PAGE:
• “What works best for my pre-game routine?”
  • “What is a good game day schedule?”
  • “How well suited is my warm up program?” and so on.

A good structure in your training and game day procedures will not only boost your athlete’s, but also your staff’s confidence, especially in challenging situations.

You should proceed with your goal planning in a similar fashion. Short term as well as long term goal setting is a crucial foundation for success, also differentiating between individual and common goals. Both should be recorded in conversations with your team and individual athletes prior to the beginning of the season. The so called SMART-Formula, which supports the phrasing of clear and measurable goals, can pose a solution for you:

  • S – Specific: State exactly what you want to accomplish.
  • M – Measurable: Establish clear definitions and criteria to help you measure if you are reaching your goal. Example: “% of completed passes”, “distance run in game”
  • A – Achievable: Challenging goals should be within the ability to achieve outcome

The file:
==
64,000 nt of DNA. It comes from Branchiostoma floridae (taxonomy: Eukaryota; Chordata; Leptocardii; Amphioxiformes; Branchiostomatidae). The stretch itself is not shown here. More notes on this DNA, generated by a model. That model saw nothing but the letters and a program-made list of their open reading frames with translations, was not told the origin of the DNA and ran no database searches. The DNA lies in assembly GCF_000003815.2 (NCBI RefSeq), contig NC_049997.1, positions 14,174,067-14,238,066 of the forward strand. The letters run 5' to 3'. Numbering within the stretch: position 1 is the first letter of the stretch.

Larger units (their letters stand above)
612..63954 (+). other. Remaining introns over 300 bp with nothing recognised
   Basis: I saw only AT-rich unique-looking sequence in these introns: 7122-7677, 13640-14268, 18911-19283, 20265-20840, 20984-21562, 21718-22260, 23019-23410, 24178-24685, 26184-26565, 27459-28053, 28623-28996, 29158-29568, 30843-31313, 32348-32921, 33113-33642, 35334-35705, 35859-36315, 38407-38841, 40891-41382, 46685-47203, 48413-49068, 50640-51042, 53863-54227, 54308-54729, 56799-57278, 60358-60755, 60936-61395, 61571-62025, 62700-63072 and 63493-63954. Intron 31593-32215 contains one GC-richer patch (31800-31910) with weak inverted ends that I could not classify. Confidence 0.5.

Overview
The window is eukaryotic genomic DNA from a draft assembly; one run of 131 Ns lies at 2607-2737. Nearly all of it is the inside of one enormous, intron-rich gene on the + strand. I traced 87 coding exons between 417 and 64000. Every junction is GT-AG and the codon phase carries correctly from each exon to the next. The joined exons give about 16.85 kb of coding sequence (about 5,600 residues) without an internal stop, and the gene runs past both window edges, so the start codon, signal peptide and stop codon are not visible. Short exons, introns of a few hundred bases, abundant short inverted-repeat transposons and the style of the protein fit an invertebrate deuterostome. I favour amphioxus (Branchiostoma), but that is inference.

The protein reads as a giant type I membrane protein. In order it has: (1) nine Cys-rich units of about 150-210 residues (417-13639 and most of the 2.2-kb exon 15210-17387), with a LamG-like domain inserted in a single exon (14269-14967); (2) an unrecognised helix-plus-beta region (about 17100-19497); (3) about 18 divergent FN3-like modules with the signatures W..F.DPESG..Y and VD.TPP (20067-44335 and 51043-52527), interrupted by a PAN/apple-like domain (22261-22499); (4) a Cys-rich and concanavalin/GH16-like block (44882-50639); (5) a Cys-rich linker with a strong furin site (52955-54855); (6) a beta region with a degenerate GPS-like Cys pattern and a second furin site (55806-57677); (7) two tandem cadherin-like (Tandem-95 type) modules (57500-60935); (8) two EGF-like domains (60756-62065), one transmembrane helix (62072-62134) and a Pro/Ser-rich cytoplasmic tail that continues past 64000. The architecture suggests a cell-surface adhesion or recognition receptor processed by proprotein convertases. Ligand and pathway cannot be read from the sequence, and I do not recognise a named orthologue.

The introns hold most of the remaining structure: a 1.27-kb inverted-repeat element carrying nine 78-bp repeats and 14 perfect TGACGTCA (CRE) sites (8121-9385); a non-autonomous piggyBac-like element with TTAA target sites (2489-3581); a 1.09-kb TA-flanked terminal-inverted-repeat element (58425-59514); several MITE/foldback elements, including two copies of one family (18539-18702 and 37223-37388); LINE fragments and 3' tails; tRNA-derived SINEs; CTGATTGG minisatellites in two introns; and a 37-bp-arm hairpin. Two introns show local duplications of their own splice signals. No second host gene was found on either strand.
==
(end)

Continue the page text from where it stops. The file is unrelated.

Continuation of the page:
• R – Relevant: Make sure your goals are consistent with your other goals and overall objective.
  • T – Time-bound: Make sure you develop a timeline to keep your goals on track

Among other things it is also important that you focus on what you want and can control, which applies to individual as well as to common goals. Similar to coping with failure, you should reassess and if necessary reset your goals, if they are out of reach or already accomplished before the end of your deadline. This serves to maintain the motivation and confidence levels to a special degree, as neither disappointment nor complete satisfaction will set in, as long as you have new goals that are set and accepted.

Tips for your daily soccer training

Nevertheless success should not only be prepared on paper, but also psychologically. Similar to dealing with failure, coping with success should not pose a surprising situation to you and your players, but should rather trigger a prepared consecutive reaction. The question of “What happens, if…?” can be discussed with the whole team, but in the ideal case would be guided in the form of visualization by a trained sport psychologist. The visualization technique is used, especially in high-performance sports, for different things like specific movement sequences, performance and emotional states and also for upcoming situations. It is a matter of mental imagery which prepares the athlete for different situations through the fact that the athlete has already experienced the situation mentally and is therefore able to deduce a course of action from it. A comparable effect can be drawn from conversations which prepare possible scenarios and situations that the team could face.

"The way a team plays as a whole determines its success. You may have the greatest bunch of individual stars in the world, but if they don’t play together, the club won’t be worth a dime"